Louisiana Gun Laws in regards to 80% firearms
When it comes to gun laws, Louisiana is one of the more forgiving states in the nation. You do not require a permit to purchase a handgun or long gun in this gun-friendly state. That being said, there are rules to follow. For instance, to buy a handgun, you must be over the age of 21, present a state ID, and pass a background check. With a long gun, you need only be over the age of 18, show a state ID, and pass the same background check.
But can the same be said about an 80 percent lower? Under the current legal definition, an 80 percent lower is not yet a firearm, so the same rules do not always apply. Let us move into that in due time, though.
As elsewhere in the country, you are barred from owning a firearm of any kind, including a home-built gun, for several reasons, such as if you:
- Are convicted of a crime punishable by prison time of over one year;
- Are a fugitive;
- Illegally use narcotics;
- Are deemed mentally defective or incompetent;
- Are an illegal alien;
- Are a former citizen who has renounced their citizenship;
- Were dishonorably discharged from any of the Armed Forces;
- Are subject to a restraining order;
- Were convicted of a misdemeanor of domestic violence;
- Have completed a sentence, probation, parole, or suspension for any violent crime within the past decade.
What is an 80 Percent Receiver?
According to the Bureau of Alcohol, Tobacco, and Firearms:
“80% receiver,” “80% lower,” “80% finished,” “80% complete,” and “unfinished receiver” are all terms referring to an item that some may believe has not yet reached a stage of manufacture that meets the definition of firearm frame or receiver found in the Gun Control Act of 1968 (GCA). These are not statutory terms or terms ATF employs or endorses."
In layman’s terms, an 80 percent receiver is a hunk of metal — usually aluminum — with no milling. It is an unusable paperweight without the proper drilling to create a fire-ready AR-15. The same goes for a Polymer80 frame.
By the ATF’s very definition, an 80 percent lower is not yet a firearm and is not subject to the same regulation according to the Gun Control Act of 1968. To become a firearm, the receiver blank must undergo machining to create holes or dimples for the firearm selector, trigger, and hammer pins. Only then, once completed, is the receiver considered a firearm by law.
Do I Require an FFL to Complete an 80 Percent Receiver?
No. Under Louisiana law, you do not require an FFL to bring an 80 percent lower to completion, as long as the piece is for personal use only. If you intend to manufacture a firearm intending to sell or distribute the piece by law, you will need an FFL license.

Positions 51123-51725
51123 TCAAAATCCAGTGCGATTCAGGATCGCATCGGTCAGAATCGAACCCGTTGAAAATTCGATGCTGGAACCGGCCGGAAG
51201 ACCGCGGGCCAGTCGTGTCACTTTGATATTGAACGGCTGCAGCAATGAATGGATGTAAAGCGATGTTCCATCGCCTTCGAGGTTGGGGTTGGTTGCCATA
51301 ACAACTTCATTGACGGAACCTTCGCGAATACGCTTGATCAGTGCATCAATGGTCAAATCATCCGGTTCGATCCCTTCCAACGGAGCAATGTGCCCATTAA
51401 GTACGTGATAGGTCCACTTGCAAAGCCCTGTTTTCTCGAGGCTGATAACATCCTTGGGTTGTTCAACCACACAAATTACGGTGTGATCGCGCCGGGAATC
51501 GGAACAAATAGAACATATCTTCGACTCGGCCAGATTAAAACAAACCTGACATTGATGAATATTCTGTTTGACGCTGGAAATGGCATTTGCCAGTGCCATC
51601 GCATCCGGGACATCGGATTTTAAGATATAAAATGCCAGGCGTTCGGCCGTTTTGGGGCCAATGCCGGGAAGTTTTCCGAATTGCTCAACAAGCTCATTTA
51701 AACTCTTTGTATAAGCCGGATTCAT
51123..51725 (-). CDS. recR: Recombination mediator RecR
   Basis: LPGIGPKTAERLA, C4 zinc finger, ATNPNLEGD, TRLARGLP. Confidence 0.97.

There are several caveats, though. The ATF is strict about imported firearm pieces, and you may not construct a usable firearm with over ten imported parts. Any firearm you do craft in your home must be detectable by metal detectors and X-ray machines.
Does An 80 Percent Lower Require a Serial Number?
Excellent question! It’s one that stumps many first-time firearm manufacturers early on. But no! Unless you live in California or are constructing a Title II firearm, such as a short-barreled semi-automatic rifle, you do not need to serialize your new 80 percent lower.
But again, the ATF has something to say about serializing a weapon built at home. If your new handcrafted firearm is for personal use, you’re golden — you do not need any serialization. If, for whatever reason, you intend to give away or sell the gun, the law requires owners to serialize the lower.
Of course, the ATF recommends all firearm owners and manufacturers discreetly serialize their lower — even an 80 percent — in the event the weapon is stolen or lost. In doing so, you will significantly help law enforcement in the firearm's recovery and keep your name clean of any wrongdoing that occurs.
How Does An 80 Percent Rifle Play Into Castle Doctrine Law?
Louisiana is one of but a handful of states with an active ‘Castle Doctrine’ law in place. Essentially, as a homeowner, you are well within your rights to defend your person, family, and home from an attacker or intruder if you feel your life or that of your family is at risk. In Louisiana, any illegal entry or attempted burglary or robbery is grounds for the Castle Doctrine.
Most in the area will use a firearm. But what about an 80 percent firearm? These so-called “ghost guns” are technically untraceable by the U.S. government, as they do not have a serial number unless you engraved one somewhere on the receiver. You are well within your legal rights to use such a firearm to protect your home and loved ones.
Remember: As long as you are using the firearm for personal use and not selling or giving away the weapon after manufacturing, you do not need a serial number. It is your firearm, and you are rightfully allowed to use it in such a scenario as a burglary.
Of course, and anyone from Louisiana will argue, a firearm is a last resort. If you can stop an intruder using another method, such as a deterrent, like a security system, then most will do so immediately. But at times, unfortunately, there are no other options to protect those you love.
How Do I Get Started With an 80 Percent Lower in Louisiana?
As an 80 percent lower is technically not a firearm, you need not pass a background check, show an ID, or carry an FFL to purchase a lower receiver. What you do need, however, is a drill press and an 80 percent jig, which takes all the guesswork out of milling a lower receiver.
Here in Louisiana, you may purchase an 80 percent lower from various online businesses. A quick search will bring up many well-reviewed options, including right here at 80 Percent Arms.